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Regarding the MIJ Usa map: I can understand that Harry ("Nukem") Truman is on Mt. Rushmore, but why is Seattle marked by three Siamese cats?
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Flying Fish
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Annie, what is "the world in inverse"? Are large countries small, or small countries large? Or are the oceans land, and vice-versa? Do you have a graphic you could post somewhere?
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theamazeeaz
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Um, there goes 2 hours of my life. Thanks... I think.
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aspectre
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Not exactly a map, but rather size comparisons from a coffee bean to a carbon atom.
The slide at the bottom will gradually change the viewing scale.

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rivka
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Very cool, aspectre.
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Jhai
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There's a lot of really great data visualization blogs out there. Two of my favorites are Flowing Data and Chart Porn.

A couple of my favorite recent maps are the MickeyD Map, which maps out all of the McDonald's in the contiguous US (guess the greatest distance you can be from one), and the Human Transportation Map which shows you how close every point on the globe is to a mid-sized city in actual transportation time, not geographical distance.

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aspectre
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New version of the GreatCircle Map which will let you see and know the shortest distance between two points on Earth.
As well as airport codes, eg mmk-bos, lis-cay, you can also use latitude&longitude coordinates of your departure and arrival points, eg 7.9n59w-30.78n97.86w, 7.9n97.86w-30.78n59w.

I used the first set of coordinates to look at the area without jet contrails from NorthernEuropean flights due to Iceland's volcano eruption...which hasta have a major effect on the weather.
And the second to make a block view of the entire Gulf of Mexico and Caribbean region for the upcoming hurricane season.

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aspectre
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A gravitational equipotentical map derived from data gathered by the Gravity field and steady-state Ocean Circulation Explorer.
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BlackBlade
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Fascinating, I've never tried to imagine the world like that before.
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Godric
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2010 Social Media Networking Map.
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Wingracer
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quote:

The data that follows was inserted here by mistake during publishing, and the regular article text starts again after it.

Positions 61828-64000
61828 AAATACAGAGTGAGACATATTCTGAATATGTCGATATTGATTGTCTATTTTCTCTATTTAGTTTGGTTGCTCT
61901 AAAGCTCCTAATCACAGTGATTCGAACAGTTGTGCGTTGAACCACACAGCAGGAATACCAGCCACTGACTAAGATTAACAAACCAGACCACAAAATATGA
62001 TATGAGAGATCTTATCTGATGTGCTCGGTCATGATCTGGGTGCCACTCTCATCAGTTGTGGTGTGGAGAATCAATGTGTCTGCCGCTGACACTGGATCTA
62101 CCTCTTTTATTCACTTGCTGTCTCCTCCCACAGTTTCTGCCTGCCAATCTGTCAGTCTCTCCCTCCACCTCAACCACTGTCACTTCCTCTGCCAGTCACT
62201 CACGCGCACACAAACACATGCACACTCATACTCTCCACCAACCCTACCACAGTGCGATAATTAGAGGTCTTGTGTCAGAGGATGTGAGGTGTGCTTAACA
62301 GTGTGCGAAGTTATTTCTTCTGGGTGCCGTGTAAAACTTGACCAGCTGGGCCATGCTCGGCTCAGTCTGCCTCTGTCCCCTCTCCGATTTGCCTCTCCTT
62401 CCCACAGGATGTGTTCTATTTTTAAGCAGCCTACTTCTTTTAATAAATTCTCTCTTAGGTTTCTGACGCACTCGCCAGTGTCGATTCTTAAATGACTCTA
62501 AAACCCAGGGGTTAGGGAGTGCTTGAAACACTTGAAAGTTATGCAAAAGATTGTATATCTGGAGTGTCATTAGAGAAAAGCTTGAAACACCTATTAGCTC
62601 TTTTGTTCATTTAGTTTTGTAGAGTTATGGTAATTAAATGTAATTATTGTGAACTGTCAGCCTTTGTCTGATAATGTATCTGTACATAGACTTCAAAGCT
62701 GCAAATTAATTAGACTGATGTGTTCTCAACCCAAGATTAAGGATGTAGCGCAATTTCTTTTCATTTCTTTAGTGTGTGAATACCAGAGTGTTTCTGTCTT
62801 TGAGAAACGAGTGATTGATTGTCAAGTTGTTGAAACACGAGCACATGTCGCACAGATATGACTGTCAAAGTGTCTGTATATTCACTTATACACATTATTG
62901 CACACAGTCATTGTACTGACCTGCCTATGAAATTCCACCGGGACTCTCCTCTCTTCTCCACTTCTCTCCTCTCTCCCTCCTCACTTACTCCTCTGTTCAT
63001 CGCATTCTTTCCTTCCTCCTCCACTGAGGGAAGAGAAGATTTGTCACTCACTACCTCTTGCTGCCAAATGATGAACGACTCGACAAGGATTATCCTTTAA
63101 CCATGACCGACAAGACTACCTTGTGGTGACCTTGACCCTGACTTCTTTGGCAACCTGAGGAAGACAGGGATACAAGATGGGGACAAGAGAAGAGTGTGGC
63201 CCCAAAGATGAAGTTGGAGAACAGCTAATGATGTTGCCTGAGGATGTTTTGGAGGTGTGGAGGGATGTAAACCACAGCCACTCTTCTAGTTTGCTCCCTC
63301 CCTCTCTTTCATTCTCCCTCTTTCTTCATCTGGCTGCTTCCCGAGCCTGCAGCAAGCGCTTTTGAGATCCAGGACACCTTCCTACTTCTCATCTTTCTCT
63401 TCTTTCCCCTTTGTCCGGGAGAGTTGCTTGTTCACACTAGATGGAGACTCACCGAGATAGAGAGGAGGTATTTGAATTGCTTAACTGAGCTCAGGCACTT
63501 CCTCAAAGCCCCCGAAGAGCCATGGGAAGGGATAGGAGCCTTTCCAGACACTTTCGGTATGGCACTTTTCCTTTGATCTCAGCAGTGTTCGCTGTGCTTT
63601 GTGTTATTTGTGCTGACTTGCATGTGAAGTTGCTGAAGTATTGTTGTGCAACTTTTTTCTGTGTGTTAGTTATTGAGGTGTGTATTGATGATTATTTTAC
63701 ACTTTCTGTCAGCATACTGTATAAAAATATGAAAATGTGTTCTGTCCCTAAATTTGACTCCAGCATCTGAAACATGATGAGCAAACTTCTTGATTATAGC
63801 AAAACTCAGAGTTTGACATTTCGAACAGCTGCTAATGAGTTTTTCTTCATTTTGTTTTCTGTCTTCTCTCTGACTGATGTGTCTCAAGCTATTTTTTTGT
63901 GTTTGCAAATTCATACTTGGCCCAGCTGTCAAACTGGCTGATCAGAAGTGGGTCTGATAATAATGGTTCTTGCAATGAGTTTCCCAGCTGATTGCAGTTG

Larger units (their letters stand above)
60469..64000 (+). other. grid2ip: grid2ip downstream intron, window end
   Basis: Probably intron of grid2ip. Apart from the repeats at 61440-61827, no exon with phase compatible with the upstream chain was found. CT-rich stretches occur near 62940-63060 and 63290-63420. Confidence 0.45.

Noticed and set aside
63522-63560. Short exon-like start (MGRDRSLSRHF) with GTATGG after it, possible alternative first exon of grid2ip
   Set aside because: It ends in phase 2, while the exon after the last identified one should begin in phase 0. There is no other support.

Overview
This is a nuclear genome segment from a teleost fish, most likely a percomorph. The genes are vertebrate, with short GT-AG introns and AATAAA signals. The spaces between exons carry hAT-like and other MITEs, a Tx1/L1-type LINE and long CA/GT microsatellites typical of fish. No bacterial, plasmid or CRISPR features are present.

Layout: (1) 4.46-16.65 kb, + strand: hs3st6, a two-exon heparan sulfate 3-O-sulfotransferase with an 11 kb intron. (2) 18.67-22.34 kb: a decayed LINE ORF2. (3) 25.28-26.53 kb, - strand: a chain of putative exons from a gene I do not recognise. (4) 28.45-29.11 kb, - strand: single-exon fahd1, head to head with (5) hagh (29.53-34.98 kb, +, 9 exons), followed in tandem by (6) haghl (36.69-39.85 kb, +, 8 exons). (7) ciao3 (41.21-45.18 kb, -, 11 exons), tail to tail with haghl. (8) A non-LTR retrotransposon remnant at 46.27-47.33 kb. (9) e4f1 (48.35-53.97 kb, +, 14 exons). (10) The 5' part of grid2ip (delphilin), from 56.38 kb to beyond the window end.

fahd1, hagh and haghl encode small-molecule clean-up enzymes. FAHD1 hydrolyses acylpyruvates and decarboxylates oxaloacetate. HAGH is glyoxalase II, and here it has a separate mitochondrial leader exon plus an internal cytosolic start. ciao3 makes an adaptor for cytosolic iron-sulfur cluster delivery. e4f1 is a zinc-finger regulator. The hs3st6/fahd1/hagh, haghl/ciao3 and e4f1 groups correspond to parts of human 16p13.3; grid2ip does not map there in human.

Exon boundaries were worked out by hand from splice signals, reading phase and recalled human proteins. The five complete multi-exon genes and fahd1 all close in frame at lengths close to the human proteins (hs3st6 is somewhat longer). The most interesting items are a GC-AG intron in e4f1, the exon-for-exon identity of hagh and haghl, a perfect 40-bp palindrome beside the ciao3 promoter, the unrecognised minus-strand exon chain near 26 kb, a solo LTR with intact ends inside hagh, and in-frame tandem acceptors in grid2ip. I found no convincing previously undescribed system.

Originally posted by Godric:
2010 Social Media Networking Map.

That's pretty cool. I like how there are Google Information Gathering Outposts spread all over the place.
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aspectre
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A really nice gathering of mountain peaks, high points, drainage basin triple points, etc along with locations and maps.

What if you moved the largest national population to the largest country by land area, etc all the way to the smallest national population being moved to the smallest country by land area.
Interestingly Brazilians, Americans, and the Irish remain where they are.

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aspectre
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Map linking shared flavor compounds between various foods.
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aspectre
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GREAT Tornado Map of the USA -- the wider the line, the stronger the tornado. Straight lines between start and end points only.
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aspectre
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Scale of the Universe, from PlanckDistance past the ObservableUniverse
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Sala
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THAT was really cool! Thanks for sharing!
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Stone_Wolf_
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Scale of the universe = AWESOME!!!!
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Stone_Wolf_
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That is like an interactive Powers of Ten.
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Samprimary
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http://bigthink.com/ideas/21182
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Brian J. Hill
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Video of European political map as it has changed from 1000 A.D. to present. From OSC's recent "review everything" column. Fascinating how we often think of countries as having established "permanent" borders, but in reality they're constantly in flux. Makes you think about humanity's relationship to one another.
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Brian J. Hill
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p.s. this may be my all-time favorite Hatrack thread, and I'm just now discovering it. I knew I was a geek, but now it's more certain.
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Stone_Wolf_
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Nice Inception music! It is easy to spot the Nazi time period.
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aspectre
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A detailed CoastalElevation map of NorthCarolina (and the southernmost portion of Virginia) showing where not to buy property due to too strong a probability of presentday storm-surge flooding and future flooding due sea-level rise.

Also an EXCELLENT website containing More Sea Level Rise Maps at even greater detail due to larger sizing.

[ June 13, 2012, 02:27 AM: Message edited by: aspectre ]

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Szymon
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This video of changing borders is cool! Thanks for sharing.
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kmbboots
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It was pretty cool but would have been even cooler with a timeline.
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Dan_Frank
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You're not alone in that opinion.
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Mucus
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The extent of this is kind of surprising.
British have invaded nine out of ten countries - so look out Luxembourg:
Britain has invaded all but 22 countries in the world in its long and colourful history, new research has found.